The House at the end of the Street review

Jennifer Lawrence decided not to save her best for last this year.

“House at the End of the Street” follows Elissa, played by “Hunger Games” star Jennifer Lawrence, as a young high school student who has just moved into a new town. Upon arrival at her new house, she and her mother Sarah, played by Elisabeth Shue, are informed about the history of the neighboring house. Years ago, a murder occurred where a mother and a father were killed by their own daughter. The son, who was living out of town at the time, inherited the house and now lives there on his own and the daughter was reported as having gone missing and eventually died.

The son named Ryan, portrayed by Max Thieriot, has now for the most part become a shut-in, young man who doesn’t leave his house much, however, eventually he meets Elissa and the two start a relationship. Ryan is actually hiding a dark secret in the basement of his house.

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Cabin in the Woods review

Director:
Drew Goddard
Cast:
Kristen Connoly
Chris Hemsworth
Anna Hutchison
Fran Kranz
Jesse Williams
Richard Jenkins
Bradley Whitford
Rated: R

To bad Chris Hemsworth didn’t have his Thor powers in this movie, then it would’ve been a real party.

“The Cabin in the Woods” looks from the trailers like it could be your average five teens get stuck in the middle of no where and get killed off one by one type film, however as soon as the film opens it is revealed that it is far different then that. The film actually sets up a world where the entire situation that the supposed protagonists are going through is staged by a large powerful agency with it’s own agenda.

Once the film establishes these two pieces we follow the characters at the cabin and how they are being watched and even manipulated by the agency into going through some classic horror movie tropes.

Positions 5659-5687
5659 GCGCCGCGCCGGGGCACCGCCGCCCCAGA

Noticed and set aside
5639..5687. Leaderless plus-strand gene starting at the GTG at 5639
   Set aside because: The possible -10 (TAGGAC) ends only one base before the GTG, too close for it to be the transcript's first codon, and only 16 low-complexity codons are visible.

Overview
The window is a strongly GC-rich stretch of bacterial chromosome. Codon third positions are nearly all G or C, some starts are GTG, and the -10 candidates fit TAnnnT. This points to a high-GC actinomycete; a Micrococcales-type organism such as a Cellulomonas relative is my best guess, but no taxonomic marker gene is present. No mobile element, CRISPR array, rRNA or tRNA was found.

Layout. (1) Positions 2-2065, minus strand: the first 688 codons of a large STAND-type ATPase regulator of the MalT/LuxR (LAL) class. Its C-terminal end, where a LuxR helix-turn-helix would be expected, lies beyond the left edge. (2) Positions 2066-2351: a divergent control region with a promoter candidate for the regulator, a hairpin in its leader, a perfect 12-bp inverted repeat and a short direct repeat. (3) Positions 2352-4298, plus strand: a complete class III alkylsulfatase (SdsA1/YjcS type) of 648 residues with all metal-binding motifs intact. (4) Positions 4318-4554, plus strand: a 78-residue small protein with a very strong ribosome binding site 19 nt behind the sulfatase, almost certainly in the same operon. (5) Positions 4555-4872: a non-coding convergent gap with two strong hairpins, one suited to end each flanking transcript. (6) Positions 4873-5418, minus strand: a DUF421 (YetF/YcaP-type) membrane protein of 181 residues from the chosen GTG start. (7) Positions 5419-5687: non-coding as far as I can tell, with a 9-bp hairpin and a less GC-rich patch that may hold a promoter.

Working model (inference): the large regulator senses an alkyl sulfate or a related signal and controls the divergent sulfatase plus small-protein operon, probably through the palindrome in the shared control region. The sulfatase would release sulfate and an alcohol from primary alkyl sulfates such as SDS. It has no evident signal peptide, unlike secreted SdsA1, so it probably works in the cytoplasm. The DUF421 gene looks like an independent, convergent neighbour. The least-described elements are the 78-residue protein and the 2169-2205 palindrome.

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Gone review

Director:
Heitor Dhalia
Cast:
Amanda Seyfried
Daniel Sunjuta
Emily Wickersham
Wes Bently
Rated: PG-13

Interesting name since it will be gone from theaters probably by next week.

“Gone,” a thriller is Amanda Seyfried’s latest film in which she plays a woman named Jill who is haunted by a past, traumatic experience. A few years before the start of the story, Jill was kidnapped and brought out into the middle of the woods by a serial killer but managed to escape. Since then she has lived in paranoia of when he will strike.

It just so happens that one night, he does strike again and this time he makes it personal when he kidnaps Jill’s sister Molly (Wickersham). This sets off Jill on a man hunt for the killer as she goes around picking up clues as to her sister’s captor. She has to be careful, though, as the police are after her as well, believing that she made the whole thing up.

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The Devil Inside review

Director:
William Brent Bell
Cast:
Feranda Andrade
Simon Quarterman
Evan Helmunth
Ionut Grama
Suzan Crowley
Rated: R

Oh goody, another exorcism movie, and even better, it’s found footage.

“The Devil Inside” tells the story of Isabella (Andrade), a young woman who has come to the Italy to see her mother. When Isabella was a young girl her mother Maria (Crowley) killed three people who were trying to perform an exorcism, after the event Maria was taken to a hospital near the Vatican.